I don’t get many book recommendations but when one comes my way from someone I respect so much I check it out. Thank you Dr. Chandon.
The recommendation was a result of a conversation we had about work ethic and finding the joy in what you do. He asked me if I had ever read the book. I replied “No” and added that I had “never heard of the book.” In fact I had never heard of the author Ayn Rand. I figured what a better time to read a book about work than on Labor Day weekend.
We finished our conversation, two Introverts going their respective silent ways and I looked up the book on Amazon. Reading the description as well as the reviews, I decided I would take a break from my present book and dive headfirst into this one.
I have been working as a social worker since my first internship in 1985. I fell into my profession much the same way I fell into this book, headfirst. I love what I do. This love kindled by the first Executive Director who I had an opportunity to work for. Jim was a social worker and a business man. He was the second person to teach me to steal all the knowledge that I could from people who had more of it than I. He was the first person that I encountered professionally who taught me to think different and to be my own person. Jim died an untimely death in 1994 at the age of 46. One day he was there and the next he was gone. Heart attack. He taught me to live each day as if it were my last. This philosophy is one that I still struggle with. There are times when it becomes so clear that it’s scary. I turned 57 last week and the other day a man, 56, diagnosed with Dementia became lost when he wandered away from his home. I don’t have Dementia, but this resonated with me. His life is over. I have hopefully many years ahead of me.
Jim taught me to have a mouth, to question what I knew or at least thought I knew. There have been times when my mouth has gotten me into trouble but it’s always been good. The lessons I’ve learned have helped me develop into the man, the human, the father, the husband, the social worker that I am today. I still have a mouth. I still enjoy challenging the belief that the status quo is the way to go. I enjoy as an ad for Apple computers once suggested to “think differently.” That ad began in 1997 and one year later I would resign from the job that I had loved and then loathed.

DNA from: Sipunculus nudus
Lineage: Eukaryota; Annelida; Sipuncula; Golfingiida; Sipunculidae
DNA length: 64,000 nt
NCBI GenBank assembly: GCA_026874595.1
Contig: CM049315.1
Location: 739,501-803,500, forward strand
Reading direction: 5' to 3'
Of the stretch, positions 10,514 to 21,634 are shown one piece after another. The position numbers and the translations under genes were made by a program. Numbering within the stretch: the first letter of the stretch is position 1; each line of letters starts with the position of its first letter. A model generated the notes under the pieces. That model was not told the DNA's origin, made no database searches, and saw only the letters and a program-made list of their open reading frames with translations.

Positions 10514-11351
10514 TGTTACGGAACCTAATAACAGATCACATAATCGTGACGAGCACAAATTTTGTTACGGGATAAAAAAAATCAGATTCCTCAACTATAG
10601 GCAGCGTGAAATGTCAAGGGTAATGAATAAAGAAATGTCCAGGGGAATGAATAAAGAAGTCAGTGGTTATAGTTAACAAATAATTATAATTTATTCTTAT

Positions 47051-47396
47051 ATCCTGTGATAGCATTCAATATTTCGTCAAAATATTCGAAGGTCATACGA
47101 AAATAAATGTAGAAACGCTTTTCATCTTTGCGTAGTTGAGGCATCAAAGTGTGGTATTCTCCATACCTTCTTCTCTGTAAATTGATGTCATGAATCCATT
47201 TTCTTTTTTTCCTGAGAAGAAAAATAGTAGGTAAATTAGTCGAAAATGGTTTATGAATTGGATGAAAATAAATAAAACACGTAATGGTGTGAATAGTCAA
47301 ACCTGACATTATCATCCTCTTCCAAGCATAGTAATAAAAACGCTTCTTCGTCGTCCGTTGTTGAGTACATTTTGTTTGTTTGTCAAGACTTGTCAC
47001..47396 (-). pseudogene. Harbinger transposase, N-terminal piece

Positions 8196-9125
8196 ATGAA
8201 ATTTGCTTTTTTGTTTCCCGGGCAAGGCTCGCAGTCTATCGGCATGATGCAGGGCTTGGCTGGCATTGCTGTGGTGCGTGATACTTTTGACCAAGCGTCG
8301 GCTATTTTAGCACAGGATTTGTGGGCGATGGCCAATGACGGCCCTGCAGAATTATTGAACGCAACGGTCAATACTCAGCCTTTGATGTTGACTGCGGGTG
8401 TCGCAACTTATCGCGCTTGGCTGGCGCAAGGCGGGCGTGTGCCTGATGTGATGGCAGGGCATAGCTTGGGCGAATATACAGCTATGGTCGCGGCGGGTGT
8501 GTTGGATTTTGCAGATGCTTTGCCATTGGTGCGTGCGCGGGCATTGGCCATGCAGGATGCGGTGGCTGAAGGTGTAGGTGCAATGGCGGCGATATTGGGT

“Here’s to the crazy ones.
The round pegs in the square holes.
The ones who see things differently.
They’re not fond of rules.
And they have no respect for the status quo.
You can quote them, disagree with them,
glorify or vilify them.
About the only thing you can’t do is ignore them.
Because they change things.
They push the human race forward.
While some may see them as the crazy ones,
we see genius.
Because the people who are crazy enough to think
they can change the world, are the ones who do.”
© 1997 Apple Computer, Inc.
My answers aren’t always correct and they don’t always lead me down the right path but they have helped me keep the love for my profession alive.
In 1998 I quit my job at the same agency where Jim had brought a once dying agency back from the brink of death. This quote from Howard Roark in the book, “The Fountainhead” resonated so deeply with me. Howard said, “I shouldn’t have waited for you to throw me out. I should have left long ago.” At the time Jim’s second in command assumed control of the agency. While she grew the agency she also grew out the importance of the individual. That’s something that Jim understood and cherished. I still fondly recall the day that I quit. Fuck you was my thought. It became my motto. I was once offered and accepted a job where at this date I could retire with health insurance paid in full and by my retirement age, a full pension. I accepted the job and two weeks later rescinded the offer. I could not, would not sell my soul for what was the “golden handcuffs” of a government job.
I won’t let you steal my passion and my life. I certainly won’t give it away. I won’t allow the fear dished out by so many Executive Directors to infect me with the complacency that I soften see.
So, here’s to the misfits. THINK DIFFERENT!